I started cannibalizing bits and pieces of my original build to create the GOF version, working from the bottom up:

At this point, it was just about getting the pieces in place. I knew I’d fix all the spots where they intersect once I had the overall setup right.

As I finished arranging the different flights and landings, I was surprised to discover that the steps were vertically overshooting the viaduct courtyard by a significant margin. On the left is the too-tall version; on the right is the same thing after squashing the whole thing down a bit:

Then it was just a matter of clipping off all the extra bits so the pieces actually fit together neatly – the most tedious step of them all – and adding the flambeaux that light the way. Here are the complete GOF steps on the right, compared to their predecessors on the left:

We’ll wrap up for today with an interesting plan view of the GOF castle, with the original boathouse steps superimposed as well:

Hoping my next update will not take this long!

GOF Quad & Viaduct Areas

The next additions to the Goblet of Fire castle were the “pepperpot” and the foundations of the viaduct courtyard:

I like that angle!

Next, I moved back around the backside of the Great Hall to begin adding the quad building. The south wall was changed in GOF – a new archway acts as another entry into the quad itself.

Speaking of the quad interior, check out this POA/GOF before-and-after:

I should reiterate that some parts of this are a little speculative…I don’t know for sure that the lower floor, the cloisters, and the fountain were still there in POA. But the best evidence seems to point toward that being the case. And as a reminder, the balustrade toward the bottom left in the POA version is pretty speculative too. And of course, if you’ve played the video games a lot, the lack of cloisters on the right might look pretty weird, but as far as I can tell they never came back after POA.

I’m starting to notice an interesting shift in myself. I’ve tended to think of myself as having an especially big soft spot for the first few castle designs. But as I move the virtual camera around my growing model of the GOF castle, I’m appreciating its aesthetic more and more. It holds up really well from a lot of angles. They did a really good job of choosing camera angles that flatter the earlier castle designs, obscuring some of the clunkier elements. But the GOF castle doesn’t really have many bad angles to begin with.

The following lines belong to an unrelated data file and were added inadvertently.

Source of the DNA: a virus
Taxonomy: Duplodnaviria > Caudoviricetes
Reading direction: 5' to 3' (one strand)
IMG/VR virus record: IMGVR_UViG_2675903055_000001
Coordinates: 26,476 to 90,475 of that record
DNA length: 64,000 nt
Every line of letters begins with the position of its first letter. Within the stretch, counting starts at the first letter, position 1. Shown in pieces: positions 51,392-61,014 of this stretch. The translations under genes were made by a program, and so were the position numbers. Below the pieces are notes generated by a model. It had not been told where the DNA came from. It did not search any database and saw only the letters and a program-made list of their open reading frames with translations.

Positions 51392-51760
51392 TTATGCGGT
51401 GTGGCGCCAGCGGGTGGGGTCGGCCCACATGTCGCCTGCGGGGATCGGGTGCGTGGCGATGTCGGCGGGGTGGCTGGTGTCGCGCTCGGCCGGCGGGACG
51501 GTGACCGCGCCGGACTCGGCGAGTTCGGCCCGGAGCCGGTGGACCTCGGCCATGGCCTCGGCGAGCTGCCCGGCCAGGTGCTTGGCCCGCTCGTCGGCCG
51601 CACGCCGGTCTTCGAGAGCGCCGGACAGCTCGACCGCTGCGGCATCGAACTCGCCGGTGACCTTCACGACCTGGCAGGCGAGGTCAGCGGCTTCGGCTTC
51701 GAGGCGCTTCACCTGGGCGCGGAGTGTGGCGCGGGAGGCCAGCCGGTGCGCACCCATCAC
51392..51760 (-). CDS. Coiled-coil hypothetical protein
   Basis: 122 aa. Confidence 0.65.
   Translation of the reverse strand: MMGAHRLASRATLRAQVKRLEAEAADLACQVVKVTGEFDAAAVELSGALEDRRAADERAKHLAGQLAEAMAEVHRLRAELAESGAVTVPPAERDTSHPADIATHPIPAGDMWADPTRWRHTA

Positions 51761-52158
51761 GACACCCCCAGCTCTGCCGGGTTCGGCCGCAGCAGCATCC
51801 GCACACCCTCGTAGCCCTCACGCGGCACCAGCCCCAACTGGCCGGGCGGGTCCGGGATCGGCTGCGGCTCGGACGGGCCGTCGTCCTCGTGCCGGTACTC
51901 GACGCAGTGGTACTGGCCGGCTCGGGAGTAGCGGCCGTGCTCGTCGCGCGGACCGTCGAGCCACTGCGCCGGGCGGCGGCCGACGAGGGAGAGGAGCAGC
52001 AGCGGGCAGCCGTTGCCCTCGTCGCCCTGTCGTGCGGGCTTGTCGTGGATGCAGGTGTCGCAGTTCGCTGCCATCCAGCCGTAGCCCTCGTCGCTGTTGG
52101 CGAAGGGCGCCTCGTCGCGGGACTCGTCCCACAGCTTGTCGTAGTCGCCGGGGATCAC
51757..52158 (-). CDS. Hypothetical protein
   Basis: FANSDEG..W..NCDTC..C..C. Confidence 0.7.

Anyway, here you can see me preparing to add the viaduct:

And now with the viaduct in place:

It may seem like that would be a simple matter of dropping in the existing viaduct, but it actually took some effort. The switch from the Chamber of Reception to the courtyard causes the whole viaduct to swivel a little, and I had to compress it a bit to fit the new angle. I wonder if the original modelmakers had to rebuild the whole viaduct from scratch or if they were able to squeeze the original viaduct into that space somehow?

Anyway, my next move was to drop in a whole bunch of stuff from the POA model that didn’t change for GOF, creating a much more complete castle:

As part of those efforts, I also finally added a missing detail at the base of the Dark Tower – a little entry stairwell that’s hard to find shots of. Here’s my best attempt at bringing it to life, based on the available information:

The main elements the GOF castle still needs are the owlery, the boathouse steps, and the terrain. Saving those for a future post!

More Terrain Work

Sculpting, sculpting, sculpting…slowly, with many hours of rest to avoid aggravating my stupid arms…

Wrapping up the sculpting on this chunk of landscape:

Here’s an overhead view of the terrain so far. Play with the slider to compare the render (left) to a quasi-topological map (right):